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Literary Criticism

• Literary criticism is the evaluation, analysis, description, or interpretation of literary works. It is usually in the form of a critical essay, but in-depth book reviews can sometimes be considered literary criticism. Criticism may examine a particular literary work, or may look at an author's writings as a whole.

• Literary criticism or literary analysis can be defined as,

“An informed analysis and evaluation of a piece of literature”.


“A written study, evaluation and interpretation of a work of literature”.

The literary criticism is a concept, formed on the basis of critical analysis and primarily estimates the value and merit of literary works for the presence or quality of certain parameters of literary characteristics.

The practice of describing, interpreting, and evaluating literature (Morner and Rausch, 1998:121)

• the art or practice of judging and commenting on the qualities and character of literary works. (Oxford dictionary)

Examples of Literary Criticism

Some popular topics and areas for literary analysis are:
Literary Criticism for Oedipus the King
• Literary Criticism on the Metamorphosis
• Literary Criticism on Keats John
• Literary Criticism on James Joyce’s Novel Dubliners
• Literary Criticism on Gothic the Wasp Factory
• Literary Criticism on the Adventures of Huckleberry Finn

Literary Criticism and Theory

There are many different approaches to literary criticism today. This briefly explains some of the most common.

Traditional Approaches

Type of criticism that dominated until the 1930s.
Study of literature was mostly biography or history.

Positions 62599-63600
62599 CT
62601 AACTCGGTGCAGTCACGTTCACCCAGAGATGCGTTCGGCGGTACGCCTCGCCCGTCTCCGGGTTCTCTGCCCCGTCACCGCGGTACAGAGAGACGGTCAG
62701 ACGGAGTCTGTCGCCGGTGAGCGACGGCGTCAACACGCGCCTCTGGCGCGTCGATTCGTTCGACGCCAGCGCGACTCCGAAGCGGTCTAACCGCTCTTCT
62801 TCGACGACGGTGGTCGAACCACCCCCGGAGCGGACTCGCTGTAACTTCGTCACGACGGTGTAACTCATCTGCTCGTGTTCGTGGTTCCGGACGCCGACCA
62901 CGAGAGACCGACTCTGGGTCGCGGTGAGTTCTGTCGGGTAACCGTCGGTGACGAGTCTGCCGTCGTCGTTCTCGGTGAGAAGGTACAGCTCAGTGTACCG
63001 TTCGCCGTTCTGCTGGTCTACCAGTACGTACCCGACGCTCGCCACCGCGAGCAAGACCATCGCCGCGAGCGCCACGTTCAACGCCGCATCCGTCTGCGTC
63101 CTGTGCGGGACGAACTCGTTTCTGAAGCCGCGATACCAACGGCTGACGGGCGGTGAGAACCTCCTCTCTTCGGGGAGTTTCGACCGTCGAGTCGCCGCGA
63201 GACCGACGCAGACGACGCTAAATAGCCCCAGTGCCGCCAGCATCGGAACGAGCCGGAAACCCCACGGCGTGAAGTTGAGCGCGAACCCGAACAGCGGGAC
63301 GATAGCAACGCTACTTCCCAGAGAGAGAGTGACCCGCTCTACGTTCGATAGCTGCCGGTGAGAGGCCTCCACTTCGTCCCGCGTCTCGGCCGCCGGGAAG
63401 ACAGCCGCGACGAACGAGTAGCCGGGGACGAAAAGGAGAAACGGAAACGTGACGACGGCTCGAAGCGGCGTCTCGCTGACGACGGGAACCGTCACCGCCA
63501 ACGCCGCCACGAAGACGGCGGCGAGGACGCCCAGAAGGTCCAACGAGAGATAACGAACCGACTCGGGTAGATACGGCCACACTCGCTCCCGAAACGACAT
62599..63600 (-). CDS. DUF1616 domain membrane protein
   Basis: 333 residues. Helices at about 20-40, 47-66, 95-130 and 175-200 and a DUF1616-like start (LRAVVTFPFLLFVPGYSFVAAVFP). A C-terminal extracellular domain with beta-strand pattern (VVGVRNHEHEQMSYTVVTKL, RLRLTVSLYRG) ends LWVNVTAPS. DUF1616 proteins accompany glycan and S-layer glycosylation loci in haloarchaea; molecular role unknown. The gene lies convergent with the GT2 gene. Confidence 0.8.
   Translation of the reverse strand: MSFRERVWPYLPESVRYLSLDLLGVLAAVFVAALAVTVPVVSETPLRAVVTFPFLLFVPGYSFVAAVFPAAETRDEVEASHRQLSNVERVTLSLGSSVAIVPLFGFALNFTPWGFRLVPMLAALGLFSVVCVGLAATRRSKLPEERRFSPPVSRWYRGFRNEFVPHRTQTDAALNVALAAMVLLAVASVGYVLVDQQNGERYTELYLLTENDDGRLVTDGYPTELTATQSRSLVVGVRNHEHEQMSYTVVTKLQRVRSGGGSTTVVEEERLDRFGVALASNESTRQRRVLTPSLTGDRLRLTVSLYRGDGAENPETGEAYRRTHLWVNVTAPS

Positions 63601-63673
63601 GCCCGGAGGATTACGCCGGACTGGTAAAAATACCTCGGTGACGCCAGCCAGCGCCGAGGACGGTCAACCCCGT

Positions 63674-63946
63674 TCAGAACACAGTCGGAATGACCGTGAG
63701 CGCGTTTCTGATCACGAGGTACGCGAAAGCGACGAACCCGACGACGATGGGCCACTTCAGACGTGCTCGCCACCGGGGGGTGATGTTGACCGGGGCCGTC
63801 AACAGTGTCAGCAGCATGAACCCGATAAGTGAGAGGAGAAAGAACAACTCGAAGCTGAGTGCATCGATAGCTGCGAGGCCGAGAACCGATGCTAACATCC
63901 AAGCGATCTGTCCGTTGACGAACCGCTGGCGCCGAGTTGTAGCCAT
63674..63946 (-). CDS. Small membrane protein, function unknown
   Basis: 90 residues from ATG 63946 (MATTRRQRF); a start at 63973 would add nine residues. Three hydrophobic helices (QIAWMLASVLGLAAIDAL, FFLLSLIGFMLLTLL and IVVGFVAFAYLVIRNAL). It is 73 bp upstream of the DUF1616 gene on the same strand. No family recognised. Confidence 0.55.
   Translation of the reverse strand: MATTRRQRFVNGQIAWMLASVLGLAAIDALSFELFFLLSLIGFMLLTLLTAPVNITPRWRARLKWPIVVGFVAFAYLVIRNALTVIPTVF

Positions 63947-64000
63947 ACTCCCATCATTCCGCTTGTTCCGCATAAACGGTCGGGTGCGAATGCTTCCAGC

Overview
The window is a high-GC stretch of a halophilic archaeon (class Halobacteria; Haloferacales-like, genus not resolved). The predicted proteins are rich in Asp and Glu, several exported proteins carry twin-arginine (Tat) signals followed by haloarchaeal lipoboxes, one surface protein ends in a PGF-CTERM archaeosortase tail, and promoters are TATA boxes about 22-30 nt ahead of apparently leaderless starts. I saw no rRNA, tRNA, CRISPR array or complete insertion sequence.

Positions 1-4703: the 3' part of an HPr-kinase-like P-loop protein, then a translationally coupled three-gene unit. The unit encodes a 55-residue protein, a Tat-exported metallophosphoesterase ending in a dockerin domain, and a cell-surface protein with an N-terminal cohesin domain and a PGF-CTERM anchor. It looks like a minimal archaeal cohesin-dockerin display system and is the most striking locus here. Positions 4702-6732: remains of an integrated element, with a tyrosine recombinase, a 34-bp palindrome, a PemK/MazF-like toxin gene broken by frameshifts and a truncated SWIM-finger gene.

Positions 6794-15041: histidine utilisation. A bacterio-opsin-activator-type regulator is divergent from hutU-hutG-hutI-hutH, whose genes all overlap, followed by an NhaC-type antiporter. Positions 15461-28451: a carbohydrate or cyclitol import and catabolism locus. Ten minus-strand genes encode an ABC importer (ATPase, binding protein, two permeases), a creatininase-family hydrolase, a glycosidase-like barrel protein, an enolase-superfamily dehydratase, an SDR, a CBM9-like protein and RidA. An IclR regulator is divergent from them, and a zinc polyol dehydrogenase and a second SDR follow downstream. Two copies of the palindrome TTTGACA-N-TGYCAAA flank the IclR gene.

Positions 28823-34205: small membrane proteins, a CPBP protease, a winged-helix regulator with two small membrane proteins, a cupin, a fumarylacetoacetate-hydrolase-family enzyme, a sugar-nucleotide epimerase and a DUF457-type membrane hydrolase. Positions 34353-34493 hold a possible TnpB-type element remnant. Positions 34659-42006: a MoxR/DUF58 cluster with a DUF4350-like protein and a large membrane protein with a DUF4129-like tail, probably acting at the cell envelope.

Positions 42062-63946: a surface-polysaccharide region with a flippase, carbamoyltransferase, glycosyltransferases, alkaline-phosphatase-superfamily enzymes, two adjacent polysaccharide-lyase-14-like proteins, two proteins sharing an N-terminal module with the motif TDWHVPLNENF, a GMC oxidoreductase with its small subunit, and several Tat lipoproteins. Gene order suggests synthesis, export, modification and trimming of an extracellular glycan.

Two types: historical-biographical or moral-philosophical.


Art seen as a reflection of author’s life and times (or of the characters’ life and times)
Necessary to know about the author and the political, economical, and sociological context of the time period to understand a work.


The larger purpose of literature is to teach morality and probe philosophical issues.


Works for some works obviously political or moral in nature.
Helps place allusions in proper classical, political, or biblical background as well as to consider the themes of works.
Recognizes that the message of a work—not just the vehicle for that message—is important.


“The Intentional Fallacy”—The New Critics’ term for the belief that the meaning or value of a work lies in determining the author’s intent, which, unless the author has put into writing his/her intent, is not reliably discernable.
New Critics believe such an approach reduces art to the level of biography and makes art relevant to a particular time only rather than universal.
Some argue that such an approach is too judgmental.

Formalistic Approach (New Criticism)

Close reading and analysis of elements such as setting, irony, paradox, imagery, and metaphor.
Reading stands on its own.
Awareness of denotative and connotative implications.
Alertness to allusions to mythology, history, literature.
Sees structure and patterns.
Primarily used during the first two-thirds of the 20th century.
This is the “AP” style of analysis, involving a close reading of a text and the assumption that all information necessary to the interpretation of a work must be found within the work itself.


Performed without research.
Emphasizes value of literature apart from its context.


Text is seen in isolation.
Ignores context of the work.
Cannot account for allusions.
Tends to reduce literature to just a few narrow rhetorical devices, such as irony, paradox, and tension.

Psychological Approach (Freudian)

Most controversial, most abused, least appreciated form.
Associated with Sigmund Freud (1856-1939) and his followers.
Emphasis on the unconscious aspects of the human psyche.
Experimental and diagnostic; closely related to biological science.
All human behavior is motivated ultimately by the prime psychic force, libido.
Because of the powerful social taboos attached to sexual impulses, many of our desires and memories are repressed.
The psychoanalytic critic tends to see all concave images as female symbols and all images whose length exceeds their diameter as male symbols.
Such activities as dancing, riding, and flying are symbols of sexual pleasures
Pitfalls: the practitioners of the Freudian approach often push their critical theses too hard at the expense of other relevant considerations; they often simplify and distort.


Helpful for understanding works whose characters have psychological issues.